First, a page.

Concord, Massachusetts is the jackpot when it comes to literary and historical figures. There’s Emerson, Hawthorne, Louisa May Alcott, and of course, Thoreau. Less well-known persons include Harriett Lothrop (aka, Margaret Sidney), Sarah B. Ripley, and the painter, Sophia Hawthrone. Stopping at some of the homes of these famous writers and founders of the transcendentalist movement might cause some initial confusion. You might imagine some of them were housemates. The Wayside, for example, notes it is the home of Nathaniel Hawthorne, The Alcotts, and Margaret Sidney, but Louisa May Alcott’s house (Orchard House) is just down the street or a quick trek through the woods. The Old Manse is where Emerson penned his essay on nature, but he has another house nearby. Hawthrone also rented the Old Manse at one time. These overlapping residences continued on after death as many of these same people are buried together at the nearby Sleepy Hollow Cemetery. Even Thoreau is buried there though he lived alone in a small cabin near Walden Pond for a while.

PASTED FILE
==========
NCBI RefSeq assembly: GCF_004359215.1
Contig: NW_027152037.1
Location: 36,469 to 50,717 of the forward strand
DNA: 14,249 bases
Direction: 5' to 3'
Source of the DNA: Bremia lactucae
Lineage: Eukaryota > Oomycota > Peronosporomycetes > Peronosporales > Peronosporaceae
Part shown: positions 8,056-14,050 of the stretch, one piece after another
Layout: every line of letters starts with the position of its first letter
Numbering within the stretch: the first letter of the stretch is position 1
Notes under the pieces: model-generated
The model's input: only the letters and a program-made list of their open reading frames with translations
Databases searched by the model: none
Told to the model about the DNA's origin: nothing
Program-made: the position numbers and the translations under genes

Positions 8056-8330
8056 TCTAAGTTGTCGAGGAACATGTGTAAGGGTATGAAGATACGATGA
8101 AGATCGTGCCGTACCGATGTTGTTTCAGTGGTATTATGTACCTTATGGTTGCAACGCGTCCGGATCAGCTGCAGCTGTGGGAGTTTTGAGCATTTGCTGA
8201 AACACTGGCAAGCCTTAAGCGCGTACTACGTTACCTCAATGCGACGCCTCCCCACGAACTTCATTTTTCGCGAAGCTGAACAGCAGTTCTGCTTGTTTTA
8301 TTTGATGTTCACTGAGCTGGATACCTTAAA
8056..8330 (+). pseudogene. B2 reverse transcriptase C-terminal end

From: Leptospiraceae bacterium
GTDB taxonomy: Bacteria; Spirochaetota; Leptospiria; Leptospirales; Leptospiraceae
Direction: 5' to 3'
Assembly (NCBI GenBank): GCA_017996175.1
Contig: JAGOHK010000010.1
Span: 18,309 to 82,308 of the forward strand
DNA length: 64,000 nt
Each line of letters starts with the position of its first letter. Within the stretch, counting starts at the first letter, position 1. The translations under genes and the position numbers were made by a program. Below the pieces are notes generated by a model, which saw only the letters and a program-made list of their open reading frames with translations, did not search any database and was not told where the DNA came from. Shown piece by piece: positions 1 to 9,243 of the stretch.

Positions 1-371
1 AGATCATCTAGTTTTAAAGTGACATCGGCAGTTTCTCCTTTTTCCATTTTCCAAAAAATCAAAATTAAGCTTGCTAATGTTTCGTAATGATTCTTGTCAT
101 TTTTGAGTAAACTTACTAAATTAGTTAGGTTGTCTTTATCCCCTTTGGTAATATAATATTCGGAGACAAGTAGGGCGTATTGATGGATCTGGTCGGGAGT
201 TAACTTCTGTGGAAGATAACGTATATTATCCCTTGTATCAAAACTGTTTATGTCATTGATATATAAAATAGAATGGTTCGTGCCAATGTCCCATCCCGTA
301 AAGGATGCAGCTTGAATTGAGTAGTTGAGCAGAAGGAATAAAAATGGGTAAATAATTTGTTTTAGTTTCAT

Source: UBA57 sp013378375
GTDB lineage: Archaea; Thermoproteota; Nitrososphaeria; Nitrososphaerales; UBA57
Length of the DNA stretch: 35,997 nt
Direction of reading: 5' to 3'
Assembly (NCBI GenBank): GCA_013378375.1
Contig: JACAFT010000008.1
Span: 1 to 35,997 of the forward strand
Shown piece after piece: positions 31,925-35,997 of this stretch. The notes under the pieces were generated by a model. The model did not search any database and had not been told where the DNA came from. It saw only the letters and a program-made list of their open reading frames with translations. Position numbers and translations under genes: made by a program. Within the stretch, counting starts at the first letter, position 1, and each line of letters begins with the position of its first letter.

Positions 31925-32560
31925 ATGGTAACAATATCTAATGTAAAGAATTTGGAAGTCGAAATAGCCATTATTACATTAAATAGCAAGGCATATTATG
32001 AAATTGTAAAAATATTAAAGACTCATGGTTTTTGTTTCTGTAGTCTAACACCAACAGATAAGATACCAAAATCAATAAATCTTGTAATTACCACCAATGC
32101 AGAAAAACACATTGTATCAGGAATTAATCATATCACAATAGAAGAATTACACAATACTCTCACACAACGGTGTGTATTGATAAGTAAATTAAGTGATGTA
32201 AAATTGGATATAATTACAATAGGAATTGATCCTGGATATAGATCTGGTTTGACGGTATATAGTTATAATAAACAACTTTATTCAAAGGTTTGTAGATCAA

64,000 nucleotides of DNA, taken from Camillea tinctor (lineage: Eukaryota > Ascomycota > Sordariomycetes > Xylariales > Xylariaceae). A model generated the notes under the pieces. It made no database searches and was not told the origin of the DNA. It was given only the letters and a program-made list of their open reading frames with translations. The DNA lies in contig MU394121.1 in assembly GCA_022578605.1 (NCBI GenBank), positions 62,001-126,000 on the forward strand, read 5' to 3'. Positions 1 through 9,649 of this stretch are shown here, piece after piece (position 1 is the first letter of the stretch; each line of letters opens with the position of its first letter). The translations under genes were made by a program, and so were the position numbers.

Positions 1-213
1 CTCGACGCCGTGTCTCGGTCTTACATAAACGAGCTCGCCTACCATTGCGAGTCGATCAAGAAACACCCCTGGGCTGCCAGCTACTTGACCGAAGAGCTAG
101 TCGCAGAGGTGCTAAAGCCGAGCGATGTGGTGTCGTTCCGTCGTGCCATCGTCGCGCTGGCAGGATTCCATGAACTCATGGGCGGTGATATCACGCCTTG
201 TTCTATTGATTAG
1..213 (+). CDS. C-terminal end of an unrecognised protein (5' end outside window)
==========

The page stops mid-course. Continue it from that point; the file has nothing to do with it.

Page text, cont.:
My last visit to Walden Pond was about 40 years ago when I was still living in Boston. I should have stayed away. It doesn’t look like the photo below anymore.
It doesn’t look like what I remember in the spring of ’81. Instead, it’s a series of parking lots with a QR code-cell phone parking systems, gift shops, and a beach crowded with visitors and lifeguards, boats, and noise. Thoreau would hang himself if he were alive today. The state, in order—I suppose—to protect it, turned it into an amusement park and thereby destroyed it. Couldn’t they have just hidden it away and let the occasional hiker or bird watcher rediscover it?